- The net impact on the US economy of the Sino-US trade policy should be modest
- The pause in the Federal Reserve's tightening cycle should prove supportive of business investment
- Downside risks to growth appear to have receded
Developments in the first quarter of 2019 confirm that the US economy is transitioning from a (temporary) above-trend growth phase – in which growth was super-charged by fiscal stimulus, lower corporate tax rates and deregulation – to a more sustainable growth phase as fiscal stimulus wanes. Our forecast is that US growth will slow from 2.9% in 2018 to around 2.25% in 2019. Though growth slowed to 2.2% annualised in fourth quarter 2018, and seems set to print 1.5% in first quarter 2019, we anticipate seeing signs of stabilisation and economic green shoots in the second quarter data.
The moderation in US growth reflects the influence of both international and domestic factors. On the domestic side, interest rate-sensitive sectors of the economy such as housing and business investment have shown signs of softening. Mortgage rates, which peaked in November, have begun to depress both residential purchases and construction (as evidenced in existing home sales, and building permits), despite the robustness of the labour market.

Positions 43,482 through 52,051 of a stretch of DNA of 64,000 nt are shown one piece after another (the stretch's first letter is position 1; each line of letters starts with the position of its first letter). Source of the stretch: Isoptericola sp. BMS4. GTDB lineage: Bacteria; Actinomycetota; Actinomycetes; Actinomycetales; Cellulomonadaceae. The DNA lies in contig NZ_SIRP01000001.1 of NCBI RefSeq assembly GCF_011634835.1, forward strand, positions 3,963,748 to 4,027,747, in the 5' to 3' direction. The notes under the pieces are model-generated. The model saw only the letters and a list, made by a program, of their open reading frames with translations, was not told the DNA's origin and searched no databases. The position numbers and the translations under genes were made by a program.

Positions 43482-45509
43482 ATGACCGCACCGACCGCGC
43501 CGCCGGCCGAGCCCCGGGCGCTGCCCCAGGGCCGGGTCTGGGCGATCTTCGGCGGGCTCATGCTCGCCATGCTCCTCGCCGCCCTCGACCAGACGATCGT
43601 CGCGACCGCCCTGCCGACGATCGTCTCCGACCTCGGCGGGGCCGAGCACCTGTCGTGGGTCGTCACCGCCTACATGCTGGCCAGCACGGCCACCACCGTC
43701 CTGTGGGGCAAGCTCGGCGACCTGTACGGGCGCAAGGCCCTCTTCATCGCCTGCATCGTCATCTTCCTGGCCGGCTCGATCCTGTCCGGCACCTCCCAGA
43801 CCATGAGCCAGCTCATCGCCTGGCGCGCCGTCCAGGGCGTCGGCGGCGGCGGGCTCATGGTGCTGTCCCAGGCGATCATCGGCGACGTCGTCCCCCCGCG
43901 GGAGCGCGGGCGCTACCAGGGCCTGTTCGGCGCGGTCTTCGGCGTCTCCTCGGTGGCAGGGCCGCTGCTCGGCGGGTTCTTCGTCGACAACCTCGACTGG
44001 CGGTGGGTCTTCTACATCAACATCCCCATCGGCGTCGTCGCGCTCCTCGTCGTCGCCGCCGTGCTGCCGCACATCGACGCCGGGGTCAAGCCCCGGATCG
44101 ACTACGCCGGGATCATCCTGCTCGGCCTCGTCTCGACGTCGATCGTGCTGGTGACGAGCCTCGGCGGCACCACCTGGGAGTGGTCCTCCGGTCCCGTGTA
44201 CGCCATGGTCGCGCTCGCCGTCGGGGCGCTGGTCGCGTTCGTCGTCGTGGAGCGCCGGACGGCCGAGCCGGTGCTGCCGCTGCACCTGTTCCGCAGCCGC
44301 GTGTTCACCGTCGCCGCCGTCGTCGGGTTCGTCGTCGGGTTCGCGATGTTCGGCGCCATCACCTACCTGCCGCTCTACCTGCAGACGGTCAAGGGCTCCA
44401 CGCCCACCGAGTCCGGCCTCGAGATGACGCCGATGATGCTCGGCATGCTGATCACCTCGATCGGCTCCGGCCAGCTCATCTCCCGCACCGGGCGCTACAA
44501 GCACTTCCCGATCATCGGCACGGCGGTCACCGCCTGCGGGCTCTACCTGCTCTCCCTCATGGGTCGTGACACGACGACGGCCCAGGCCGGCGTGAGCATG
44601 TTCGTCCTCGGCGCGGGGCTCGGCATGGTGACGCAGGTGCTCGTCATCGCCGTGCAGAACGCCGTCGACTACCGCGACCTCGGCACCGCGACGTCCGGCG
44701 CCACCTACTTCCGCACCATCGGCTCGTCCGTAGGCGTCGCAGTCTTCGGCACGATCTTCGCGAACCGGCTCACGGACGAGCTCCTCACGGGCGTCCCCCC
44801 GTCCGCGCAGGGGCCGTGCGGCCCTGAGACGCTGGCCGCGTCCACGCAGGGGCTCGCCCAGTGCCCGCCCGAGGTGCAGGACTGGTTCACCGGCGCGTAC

However, the renewed drop in mortgage rates in recent weeks should provide support, and we have recently seen a bounce in the National Association of Home Builders (NAHB) index, as well as in the volume of home purchases.
Pullback in business investment as tax cut euphoria fades
On the business investment side, a softening of business sentiment surveys in the fourth quarter augured a pullback in business investment. Business confidence surveys, such as the Institute for Supply Management’s (ISM) regional Purchasing Managers’ Indices (PMIs), have retreated from the euphoric levels reached after the Trump corporate tax cuts, although they generally continue to indicate expansion. The moderation in business confidence in the fourth quarter reflected the softening in global growth prospects, amid heightened risks around international trade policy and the threat of tighter monetary policy. The most recent numbers, however, suggest stabilisation.